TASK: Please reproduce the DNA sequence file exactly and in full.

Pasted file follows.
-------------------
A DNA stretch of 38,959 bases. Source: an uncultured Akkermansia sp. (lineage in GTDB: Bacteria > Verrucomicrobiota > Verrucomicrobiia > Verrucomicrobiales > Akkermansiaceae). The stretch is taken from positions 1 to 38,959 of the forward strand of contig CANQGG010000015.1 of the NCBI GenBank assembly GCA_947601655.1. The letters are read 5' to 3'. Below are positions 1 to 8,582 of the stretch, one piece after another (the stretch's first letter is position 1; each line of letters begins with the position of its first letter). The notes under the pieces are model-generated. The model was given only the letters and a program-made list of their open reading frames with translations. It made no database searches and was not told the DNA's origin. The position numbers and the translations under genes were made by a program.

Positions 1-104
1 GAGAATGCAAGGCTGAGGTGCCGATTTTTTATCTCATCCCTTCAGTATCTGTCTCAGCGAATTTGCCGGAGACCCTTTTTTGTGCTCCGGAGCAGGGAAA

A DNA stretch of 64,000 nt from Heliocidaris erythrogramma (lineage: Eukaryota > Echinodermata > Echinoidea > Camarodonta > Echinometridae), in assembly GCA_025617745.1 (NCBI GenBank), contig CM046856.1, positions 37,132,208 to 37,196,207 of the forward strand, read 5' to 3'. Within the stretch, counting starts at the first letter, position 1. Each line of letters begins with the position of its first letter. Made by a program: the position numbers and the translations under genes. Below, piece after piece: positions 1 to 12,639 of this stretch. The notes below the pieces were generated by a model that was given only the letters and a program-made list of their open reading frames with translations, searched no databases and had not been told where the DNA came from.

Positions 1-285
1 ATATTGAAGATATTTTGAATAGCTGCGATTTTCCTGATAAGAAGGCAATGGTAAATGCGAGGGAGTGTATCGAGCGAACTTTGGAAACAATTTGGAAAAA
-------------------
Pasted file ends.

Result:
A DNA stretch of 38,959 bases. Source: an uncultured Akkermansia sp. (lineage in GTDB: Bacteria > Verrucomicrobiota > Verrucomicrobiia > Verrucomicrobiales > Akkermansiaceae). The stretch is taken from positions 1 to 38,959 of the forward strand of contig CANQGG010000015.1 of the NCBI GenBank assembly GCA_947601655.1. The letters are read 5' to 3'. Below are positions 1 to 8,582 of the stretch, one piece after another (the stretch's first letter is position 1; each line of letters begins with the position of its first letter). The notes under the pieces are model-generated. The model was given only the letters and a program-made list of their open reading frames with translations. It made no database searches and was not told the DNA's origin. The position numbers and the translations under genes were made by a program.

Positions 1-104
1 GAGAATGCAAGGCTGAGGTGCCGATTTTTTATCTCATCCCTTCAGTATCTGTCTCAGCGAATTTGCCGGAGACCCTTTTTTGTGCTCCGGAGCAGGGAAA

A DNA stretch of 64,000 nt from Heliocidaris erythrogramma (lineage: Eukaryota > Echinodermata > Echinoidea > Camarodonta > Echinometridae), in assembly GCA_025617745.1 (NCBI GenBank), contig CM046856.1, positions 37,132,208 to 37,196,207 of the forward strand, read 5' to 3'. Within the stretch, counting starts at the first letter, position 1. Each line of letters begins with the position of its first letter. Made by a program: the position numbers and the translations under genes. Below, piece after piece: positions 1 to 12,639 of this stretch. The notes below the pieces were generated by a model that was given only the letters and a program-made list of their open reading frames with translations, searched no databases and had not been told where the DNA came from.

Positions 1-285
1 ATATTGAAGATATTTTGAATAGCTGCGATTTTCCTGATAAGAAGGCAATGGTAAATGCGAGGGAGTGTATCGAGCGAACTTTGGAAACAATTTGGAAAAA